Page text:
You don’t have to be a wrestling fan to know that there will be a happy ending. You just have to watch the commercials and have enough common sense to know that if Paige didn’t become a champion, there probably wouldn’t be a movie about her. But considering that it ends on a note of such undisputed victory, there is a lot of bleakness along the way. Figuring herself a weirdo outcast, Paige struggles to get along with the more traditional hard bodies among her fellow recruits, and the isolation she experiences in sleekly empty, oppressively artificially lit hotel rooms is palpable. Even more intense are Zak’s demons. He put all his chips in the WWE basket, and as he feels that dream slipping away, he quickly transforms from a chipper young buck devotedly in love with his girlfriend and happy to be a new father into the most resentful person in the world. When Paige ultimately triumphs, it is as inspiring as it ought to be, but because of those descents into darkness, Fighting with My Family‘s most heartening moments are the times when the Bevis family make it clear that they have each other’s backs, and that is why this entry lifts itself atop the genre.

Fighting with My Family is Recommended If You Like: Professional wrestling and the stories behind it, Rocky, Warrior, Wacky working-class families

Grade: 4 out of 5 Title Belts

This Is a Movie Review: ‘Skyscraper’ is at Its Best When It Keeps It Simple

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CREDIT: Kimberley French/Universal Studios

This review was originally posted on News Cult in July 2018.

Starring: Dwayne Johnson, Neve Campbell, Chin Han, Richard Møller, Pablo Schreiber, Noah Taylor, Hannah Quinlivan, Matt O’Leary, Byron Mann, McKenna Roberts, Noah Cottrell

Director: Rawson Marshall Thurber

Running Time: 102 Minutes

Rating: PG-13 for A Tall Building on Fire, But Mostly the Gunfire

Release Date: July 13, 2018

One of the many revolutionary joys of Die Hard was the motivation of the villains. They presented themselves as terrorists, but they were really just simple thieves. There are several reasons why Skyscraper, which is basically “Die Hard, but in the tallest building in the world,” is not as entertaining as John McClane’s original exploits. The premise is now far from unique, obviously. Plus, any character played by Dwayne Johnson, even an amputee in this case, is already too larger-than-life for any of his heroics to be surprising. But the most fundamental mistake is that the villains’ purpose is never clear. I’m pretty sure they’re not after money, but if they are terrorizing, it is never clear what point they are trying to make, if any. It is possible this was all explained at some point while I was momentarily distracted, but if it was that hard to miss, then that’s a problem.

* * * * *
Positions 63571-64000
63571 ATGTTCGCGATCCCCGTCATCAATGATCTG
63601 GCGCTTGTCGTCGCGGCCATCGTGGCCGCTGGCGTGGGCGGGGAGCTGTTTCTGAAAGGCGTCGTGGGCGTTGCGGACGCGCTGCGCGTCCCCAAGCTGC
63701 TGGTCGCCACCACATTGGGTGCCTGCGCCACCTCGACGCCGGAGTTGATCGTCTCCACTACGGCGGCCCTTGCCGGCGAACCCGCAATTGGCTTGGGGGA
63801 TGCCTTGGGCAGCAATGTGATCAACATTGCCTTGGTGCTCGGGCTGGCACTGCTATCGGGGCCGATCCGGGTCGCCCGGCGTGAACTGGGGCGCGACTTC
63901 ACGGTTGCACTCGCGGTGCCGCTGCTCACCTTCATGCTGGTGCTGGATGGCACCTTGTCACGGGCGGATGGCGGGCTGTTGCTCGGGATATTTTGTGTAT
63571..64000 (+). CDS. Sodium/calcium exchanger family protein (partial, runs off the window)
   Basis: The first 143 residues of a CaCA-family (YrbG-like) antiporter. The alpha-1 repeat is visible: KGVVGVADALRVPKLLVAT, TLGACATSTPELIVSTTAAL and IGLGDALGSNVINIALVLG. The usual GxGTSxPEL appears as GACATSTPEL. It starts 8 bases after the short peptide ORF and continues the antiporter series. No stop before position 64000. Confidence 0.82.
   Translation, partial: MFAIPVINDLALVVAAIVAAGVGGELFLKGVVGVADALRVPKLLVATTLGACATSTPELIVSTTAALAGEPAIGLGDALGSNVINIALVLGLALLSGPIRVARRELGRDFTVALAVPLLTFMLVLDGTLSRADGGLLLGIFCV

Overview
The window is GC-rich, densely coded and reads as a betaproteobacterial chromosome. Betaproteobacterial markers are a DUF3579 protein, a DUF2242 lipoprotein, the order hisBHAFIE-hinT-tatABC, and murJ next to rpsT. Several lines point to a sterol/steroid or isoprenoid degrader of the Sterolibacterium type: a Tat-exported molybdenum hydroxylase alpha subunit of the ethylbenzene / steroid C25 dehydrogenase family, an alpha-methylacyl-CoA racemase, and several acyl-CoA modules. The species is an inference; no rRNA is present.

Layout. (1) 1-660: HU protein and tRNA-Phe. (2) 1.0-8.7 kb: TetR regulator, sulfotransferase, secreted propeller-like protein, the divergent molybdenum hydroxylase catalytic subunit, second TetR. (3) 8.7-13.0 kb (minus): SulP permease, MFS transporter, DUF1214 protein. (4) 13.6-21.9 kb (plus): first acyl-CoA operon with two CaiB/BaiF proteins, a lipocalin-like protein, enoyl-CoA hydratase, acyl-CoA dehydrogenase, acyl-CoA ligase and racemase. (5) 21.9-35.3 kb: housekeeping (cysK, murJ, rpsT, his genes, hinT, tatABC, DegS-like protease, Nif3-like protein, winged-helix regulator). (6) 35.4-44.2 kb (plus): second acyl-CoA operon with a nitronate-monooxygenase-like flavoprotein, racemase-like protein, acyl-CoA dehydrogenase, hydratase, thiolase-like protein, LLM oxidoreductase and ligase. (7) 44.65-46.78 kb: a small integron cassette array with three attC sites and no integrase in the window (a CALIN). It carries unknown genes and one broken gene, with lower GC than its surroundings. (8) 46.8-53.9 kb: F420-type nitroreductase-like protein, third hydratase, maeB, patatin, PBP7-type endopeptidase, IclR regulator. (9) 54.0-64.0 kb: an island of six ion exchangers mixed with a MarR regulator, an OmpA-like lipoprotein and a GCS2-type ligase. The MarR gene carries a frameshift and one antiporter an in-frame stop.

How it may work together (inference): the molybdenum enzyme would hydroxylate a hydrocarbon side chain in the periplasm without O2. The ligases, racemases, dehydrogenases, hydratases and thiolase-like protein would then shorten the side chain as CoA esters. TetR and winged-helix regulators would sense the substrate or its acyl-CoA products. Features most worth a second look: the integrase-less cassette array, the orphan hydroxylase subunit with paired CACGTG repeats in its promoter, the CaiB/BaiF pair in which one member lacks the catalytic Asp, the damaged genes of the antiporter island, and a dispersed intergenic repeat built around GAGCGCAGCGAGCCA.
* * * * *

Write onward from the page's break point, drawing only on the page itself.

Thus, then, just about the only reason to check out Skyscraper is to see Johnson pull off some gravity-defying stunts. If you suffer from acrophobia or vertigo, you will definitely want to stay away, whereas if your favorite action scene ever is Ethan Hunt on the Burj Khalifa, then you will find some thrills. Johnson does not quite reach Tom Cruise’s poetic heights, but he is not far off from them. It would just be nice if the whole affair were undergirded by more of a purpose.

But there is one piece of Skyscraper that I can endorse wholeheartedly, and that is its use of the old “turn it off and turn it back on again” trick. Seriously, that is the solution that solves the day, and it is actually quite satisfying. Bringing it back to Die Hard: brilliant in its simplicity.

Skyscraper is Recommended If You Like: Die Hard “on a whatever” (minus the memorable villains), Death-Defying Stunts

Grade: 2.5 out of 5 Prosthetic Legs

This Is a Movie Review: ‘Rampage’ is Big, Big, Big, Very Big

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CREDIT: Warner Bros.

This review was originally posted on News Cult in April 2018.

Starring: Dwayne Johnson, Naomie Harris, Jeffrey Dean Morgan, Malin Åkerman, Jake Lacy, Joe Manganiello

Director: Brad Peyton

Running Time: 107 Minutes

Rating: PG-13 for Pummeling and Devouring by Mutated Animals, Frighteningly Evocative Urban Destruction, and Crude Gorilla Hand Gestures

Release Date: April 13, 2018

If you subscribe to the belief that bigger is better in cinema, then you ought to head straight to Rampage. Its entire premise is: what if three already fairly large animals became gigantic? The main focus is on our good buddy George, an albino silverback gorilla who knows sign language. He hooks up with a grey wolf that “weirdos on the Internet” have dubbed “Ralph,” as well as a crocodile who goes by Lizzie. The three of them have been mutated by a mysterious gas that fell from the sky. In addition to blowing them up, it has given them abilities typical of other species. It is a bit like the hybridization in Annihilation, but much less nightmarish and internally disruptive.